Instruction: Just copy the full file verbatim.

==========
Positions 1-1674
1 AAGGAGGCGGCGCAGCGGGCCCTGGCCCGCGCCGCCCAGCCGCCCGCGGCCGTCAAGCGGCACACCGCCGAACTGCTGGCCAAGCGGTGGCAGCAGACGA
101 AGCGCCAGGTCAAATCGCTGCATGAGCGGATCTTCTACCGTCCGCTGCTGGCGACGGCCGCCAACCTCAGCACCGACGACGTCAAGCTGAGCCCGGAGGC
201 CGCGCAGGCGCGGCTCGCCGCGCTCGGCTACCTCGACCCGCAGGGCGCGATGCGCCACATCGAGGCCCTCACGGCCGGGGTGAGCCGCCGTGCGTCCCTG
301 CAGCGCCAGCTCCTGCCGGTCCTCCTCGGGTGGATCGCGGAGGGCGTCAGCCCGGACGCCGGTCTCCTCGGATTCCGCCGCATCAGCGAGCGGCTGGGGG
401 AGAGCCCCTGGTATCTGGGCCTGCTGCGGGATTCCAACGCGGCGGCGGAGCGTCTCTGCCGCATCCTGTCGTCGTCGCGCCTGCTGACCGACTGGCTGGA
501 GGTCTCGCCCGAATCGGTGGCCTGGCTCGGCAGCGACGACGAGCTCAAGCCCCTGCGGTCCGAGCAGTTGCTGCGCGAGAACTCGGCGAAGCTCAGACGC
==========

Positions 1-1674
1 AAGGAGGCGGCGCAGCGGGCCCTGGCCCGCGCCGCCCAGCCGCCCGCGGCCGTCAAGCGGCACACCGCCGAACTGCTGGCCAAGCGGTGGCAGCAGACGA
101 AGCGCCAGGTCAAATCGCTGCATGAGCGGATCTTCTACCGTCCGCTGCTGGCGACGGCCGCCAACCTCAGCACCGACGACGTCAAGCTGAGCCCGGAGGC
201 CGCGCAGGCGCGGCTCGCCGCGCTCGGCTACCTCGACCCGCAGGGCGCGATGCGCCACATCGAGGCCCTCACGGCCGGGGTGAGCCGCCGTGCGTCCCTG
301 CAGCGCCAGCTCCTGCCGGTCCTCCTCGGGTGGATCGCGGAGGGCGTCAGCCCGGACGCCGGTCTCCTCGGATTCCGCCGCATCAGCGAGCGGCTGGGGG
401 AGAGCCCCTGGTATCTGGGCCTGCTGCGGGATTCCAACGCGGCGGCGGAGCGTCTCTGCCGCATCCTGTCGTCGTCGCGCCTGCTGACCGACTGGCTGGA
501 GGTCTCGCCCGAATCGGTGGCCTGGCTCGGCAGCGACGACGAGCTCAAGCCCCTGCGGTCCGAGCAGTTGCTGCGCGAGAACTCGGCGAAGCTCAGACGC